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Solar System Historians

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Solar System Historians

About 4.5 billion years ago, a giant disk of rocks, gas, and dust coalesced to form Earth and other planets. Asteroids are some of the leftover pieces from this process and can provide insights into how our solar system came to be. Most asteroids are found in the asteroid belt between Mars and Jupiter, a vast field that looks nothing like Hollywood’s portrayal of it. The asteroids are usually widely separated, and collisions are few and far between. Asteroids have changed far less than most other solar system bodies like Earth and the Moon, making these small rocky bodies a valuable window into the early solar system.

Despite this potential window into the past, researchers know little about asteroids. The first one wasn’t discovered until 1801. It wasn’t until 1959 that researchers realized that many meteorites came from asteroids. More than 22,000 meteorites have been identified on Earth, including some originating from Mars and the Moon. But researchers only began classifying asteroids by type in the 1970s and 80s, and definitively identifying a specific parent body has been a challenge. Then, in 1991, a spacecraft made the first flyby of an asteroid; since then, missions have buzzed more than a dozen of them. And so far, only the first Hayabusa mission has ever grabbed a piece of an asteroid (25143 Itokawa in 2005) and brought it back to Earth.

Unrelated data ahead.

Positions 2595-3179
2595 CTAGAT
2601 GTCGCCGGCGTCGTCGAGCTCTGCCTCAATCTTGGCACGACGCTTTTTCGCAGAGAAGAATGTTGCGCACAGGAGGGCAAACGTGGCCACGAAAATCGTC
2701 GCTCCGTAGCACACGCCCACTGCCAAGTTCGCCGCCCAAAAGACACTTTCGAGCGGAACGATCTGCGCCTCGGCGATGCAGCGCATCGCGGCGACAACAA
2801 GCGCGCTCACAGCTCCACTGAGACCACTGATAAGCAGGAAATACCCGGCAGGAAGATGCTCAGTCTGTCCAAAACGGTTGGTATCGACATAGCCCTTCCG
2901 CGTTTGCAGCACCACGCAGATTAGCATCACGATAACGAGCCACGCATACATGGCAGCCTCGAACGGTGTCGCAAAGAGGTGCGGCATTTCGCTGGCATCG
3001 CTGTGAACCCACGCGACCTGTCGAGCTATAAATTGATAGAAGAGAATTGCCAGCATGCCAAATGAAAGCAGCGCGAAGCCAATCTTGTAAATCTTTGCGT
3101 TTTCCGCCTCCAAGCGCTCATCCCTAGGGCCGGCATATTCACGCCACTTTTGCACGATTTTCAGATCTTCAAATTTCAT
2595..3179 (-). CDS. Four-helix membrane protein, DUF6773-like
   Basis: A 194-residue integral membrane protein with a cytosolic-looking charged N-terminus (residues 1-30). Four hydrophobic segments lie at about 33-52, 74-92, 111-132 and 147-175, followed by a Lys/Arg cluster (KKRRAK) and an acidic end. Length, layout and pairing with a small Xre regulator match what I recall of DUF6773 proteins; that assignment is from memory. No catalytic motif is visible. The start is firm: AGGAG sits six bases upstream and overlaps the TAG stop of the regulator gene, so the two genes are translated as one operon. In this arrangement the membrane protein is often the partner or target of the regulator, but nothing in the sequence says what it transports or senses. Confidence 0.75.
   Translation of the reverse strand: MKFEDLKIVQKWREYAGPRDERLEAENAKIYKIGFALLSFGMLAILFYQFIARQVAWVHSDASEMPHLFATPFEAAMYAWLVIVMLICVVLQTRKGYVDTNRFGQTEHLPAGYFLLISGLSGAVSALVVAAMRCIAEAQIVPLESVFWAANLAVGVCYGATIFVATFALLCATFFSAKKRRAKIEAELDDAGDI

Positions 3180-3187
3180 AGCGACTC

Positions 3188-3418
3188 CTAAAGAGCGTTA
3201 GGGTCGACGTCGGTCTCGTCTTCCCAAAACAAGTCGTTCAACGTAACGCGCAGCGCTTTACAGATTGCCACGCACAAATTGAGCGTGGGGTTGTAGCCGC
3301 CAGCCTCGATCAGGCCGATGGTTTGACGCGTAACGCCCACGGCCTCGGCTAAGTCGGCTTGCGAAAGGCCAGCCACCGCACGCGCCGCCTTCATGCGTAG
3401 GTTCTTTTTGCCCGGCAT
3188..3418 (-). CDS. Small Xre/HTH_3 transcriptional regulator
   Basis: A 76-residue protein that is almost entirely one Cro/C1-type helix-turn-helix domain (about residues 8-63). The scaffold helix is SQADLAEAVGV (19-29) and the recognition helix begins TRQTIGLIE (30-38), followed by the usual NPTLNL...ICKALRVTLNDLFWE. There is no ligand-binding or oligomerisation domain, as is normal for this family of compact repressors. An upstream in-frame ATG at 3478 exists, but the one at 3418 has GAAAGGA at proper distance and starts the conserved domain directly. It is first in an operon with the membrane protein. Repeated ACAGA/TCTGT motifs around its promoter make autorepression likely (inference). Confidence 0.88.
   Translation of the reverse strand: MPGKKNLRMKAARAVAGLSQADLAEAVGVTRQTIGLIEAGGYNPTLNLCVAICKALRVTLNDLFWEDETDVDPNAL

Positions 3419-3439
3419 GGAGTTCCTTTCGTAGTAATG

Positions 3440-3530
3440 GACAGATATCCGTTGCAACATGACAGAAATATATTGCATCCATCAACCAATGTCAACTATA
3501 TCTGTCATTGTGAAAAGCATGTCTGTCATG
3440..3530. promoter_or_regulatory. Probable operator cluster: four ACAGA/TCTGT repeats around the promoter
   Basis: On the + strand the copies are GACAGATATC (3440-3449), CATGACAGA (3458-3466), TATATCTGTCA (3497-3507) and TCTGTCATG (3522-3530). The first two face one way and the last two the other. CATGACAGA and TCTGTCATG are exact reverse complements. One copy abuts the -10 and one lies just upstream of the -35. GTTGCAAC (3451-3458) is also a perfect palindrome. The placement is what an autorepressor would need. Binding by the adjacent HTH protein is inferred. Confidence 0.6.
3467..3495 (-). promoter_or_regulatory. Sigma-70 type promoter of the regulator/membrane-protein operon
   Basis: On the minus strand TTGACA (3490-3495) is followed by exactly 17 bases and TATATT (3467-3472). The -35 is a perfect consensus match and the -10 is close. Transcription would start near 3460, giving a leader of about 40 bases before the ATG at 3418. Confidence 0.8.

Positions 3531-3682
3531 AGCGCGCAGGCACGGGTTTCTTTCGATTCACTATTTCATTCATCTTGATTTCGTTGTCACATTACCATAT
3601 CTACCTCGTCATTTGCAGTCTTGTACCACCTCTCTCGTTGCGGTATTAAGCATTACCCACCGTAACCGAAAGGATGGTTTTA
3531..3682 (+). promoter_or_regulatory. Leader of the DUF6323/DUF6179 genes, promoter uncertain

Like Ryugu and Bennu, Itokawa is a so-called rubble pile asteroid, the remains of a larger object that shattered in a collision. But whereas Ryugu and Bennu are rich in carbon, Itokawa is a stony asteroid, the source of the most common types of meteorites. The potato-shaped Itokawa has few craters or boulders on its surface. This finding led many to suspect that Hayabusa2 and OSIRIS-REx would encounter similar surfaces and have little trouble selecting samples from their targets. That turned out not to be the case. Both Ryugu and Bennu were covered with boulders that make collecting samples a challenge. And their boulder-strewn surfaces weren’t the only surprises.

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